“This is your first drop. It happens.”

“Someone always vomits,” Roger quips.

I return to the front and secure the rest of my gear. Liam and Josef follow me and do the same.

Pulling my rifle forward, I face my men.

“We’re not supposed to interfere with the local alien life unless absolutely necessary. We’re not supposed to make our presence known at all,” I remind them. “These nagas are sentient and are highly intelligent beings, according to Captain Peter’s reports. If you see one, you’ll know it. They look like us, except they have a tail instead of legs. Let’s make this quick, short and sweet. We head straight for the ship.”

“What happens if we get there and everyone is dead?”

I meet Liam’s eyes at the back. His face is white as a ghost, and it’s clear he’s not feeling well. Maybe the water wasn’t enough. “Let’s hope that’s not the case. We cover each other’s backs, understand?” I look at each one of them as I say it. “This is Earth, remember that, this isn’t a war zone. What’s our motto?”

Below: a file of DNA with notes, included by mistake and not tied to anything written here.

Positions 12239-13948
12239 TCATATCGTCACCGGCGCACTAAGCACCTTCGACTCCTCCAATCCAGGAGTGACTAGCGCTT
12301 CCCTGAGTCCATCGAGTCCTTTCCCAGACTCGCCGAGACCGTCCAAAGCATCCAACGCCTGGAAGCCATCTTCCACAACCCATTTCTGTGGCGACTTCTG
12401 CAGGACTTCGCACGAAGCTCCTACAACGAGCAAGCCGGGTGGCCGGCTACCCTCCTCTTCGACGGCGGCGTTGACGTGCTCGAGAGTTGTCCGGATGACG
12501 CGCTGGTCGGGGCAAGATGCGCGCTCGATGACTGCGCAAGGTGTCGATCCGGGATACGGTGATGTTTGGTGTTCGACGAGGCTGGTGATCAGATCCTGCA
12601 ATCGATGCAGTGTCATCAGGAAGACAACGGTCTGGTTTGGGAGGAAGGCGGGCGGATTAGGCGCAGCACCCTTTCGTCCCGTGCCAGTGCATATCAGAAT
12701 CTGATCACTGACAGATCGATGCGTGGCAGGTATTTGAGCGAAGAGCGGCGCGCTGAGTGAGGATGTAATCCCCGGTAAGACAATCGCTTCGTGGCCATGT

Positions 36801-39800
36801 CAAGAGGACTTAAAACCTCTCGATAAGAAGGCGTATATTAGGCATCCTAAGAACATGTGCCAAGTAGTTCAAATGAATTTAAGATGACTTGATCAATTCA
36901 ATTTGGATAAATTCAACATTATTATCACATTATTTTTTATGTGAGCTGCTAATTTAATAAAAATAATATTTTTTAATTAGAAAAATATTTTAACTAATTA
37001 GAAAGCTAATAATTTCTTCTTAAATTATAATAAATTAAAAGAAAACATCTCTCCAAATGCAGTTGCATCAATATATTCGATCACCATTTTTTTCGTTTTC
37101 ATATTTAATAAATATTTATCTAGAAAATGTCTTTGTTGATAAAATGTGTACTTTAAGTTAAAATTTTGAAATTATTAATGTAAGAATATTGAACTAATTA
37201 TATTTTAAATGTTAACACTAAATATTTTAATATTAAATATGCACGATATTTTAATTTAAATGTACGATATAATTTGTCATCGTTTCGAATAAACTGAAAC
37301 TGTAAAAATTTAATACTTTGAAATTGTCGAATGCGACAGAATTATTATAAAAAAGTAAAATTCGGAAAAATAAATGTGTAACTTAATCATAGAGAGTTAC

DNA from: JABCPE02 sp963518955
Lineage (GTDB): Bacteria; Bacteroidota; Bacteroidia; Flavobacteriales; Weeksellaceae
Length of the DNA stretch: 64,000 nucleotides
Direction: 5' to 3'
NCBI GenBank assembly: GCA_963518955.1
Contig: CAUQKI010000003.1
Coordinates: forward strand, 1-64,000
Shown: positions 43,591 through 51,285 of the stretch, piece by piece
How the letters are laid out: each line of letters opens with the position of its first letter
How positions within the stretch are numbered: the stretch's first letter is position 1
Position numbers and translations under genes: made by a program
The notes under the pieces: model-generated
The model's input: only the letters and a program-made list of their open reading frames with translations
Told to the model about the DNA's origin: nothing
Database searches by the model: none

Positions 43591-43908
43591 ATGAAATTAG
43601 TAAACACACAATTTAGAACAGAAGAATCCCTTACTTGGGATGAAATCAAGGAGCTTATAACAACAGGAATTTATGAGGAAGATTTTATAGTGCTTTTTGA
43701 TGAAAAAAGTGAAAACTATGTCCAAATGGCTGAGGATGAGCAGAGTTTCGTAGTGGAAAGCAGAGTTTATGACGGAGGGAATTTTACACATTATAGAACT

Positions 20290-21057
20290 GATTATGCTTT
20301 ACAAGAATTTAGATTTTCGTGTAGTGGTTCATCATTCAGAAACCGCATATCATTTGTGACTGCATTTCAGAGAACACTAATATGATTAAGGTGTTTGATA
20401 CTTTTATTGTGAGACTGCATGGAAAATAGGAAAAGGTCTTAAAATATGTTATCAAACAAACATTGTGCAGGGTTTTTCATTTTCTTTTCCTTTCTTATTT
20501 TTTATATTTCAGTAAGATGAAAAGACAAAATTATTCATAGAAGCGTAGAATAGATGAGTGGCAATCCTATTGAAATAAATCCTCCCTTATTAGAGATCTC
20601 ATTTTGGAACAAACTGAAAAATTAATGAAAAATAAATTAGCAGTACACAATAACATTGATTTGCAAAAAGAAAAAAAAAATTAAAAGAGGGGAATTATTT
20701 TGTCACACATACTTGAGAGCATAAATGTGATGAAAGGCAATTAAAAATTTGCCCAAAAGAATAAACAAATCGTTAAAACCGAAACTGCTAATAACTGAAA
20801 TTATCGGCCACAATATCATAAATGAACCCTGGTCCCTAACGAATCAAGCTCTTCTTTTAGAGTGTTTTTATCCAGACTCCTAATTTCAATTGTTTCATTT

“Life’s too short for shit.”


My men know what they’re doing and I’m confident in their abilities. Although Liam and Kyle are new to me and are mainly serving as extra manpower in this mission, Josef, my team’s medic, and Roger, my second in command, are both full-fledged officers and have been with me since I was transferred from the front lines to serve on The Dreadnaut. Both men are excellent officers, but Ashton and I go back even further.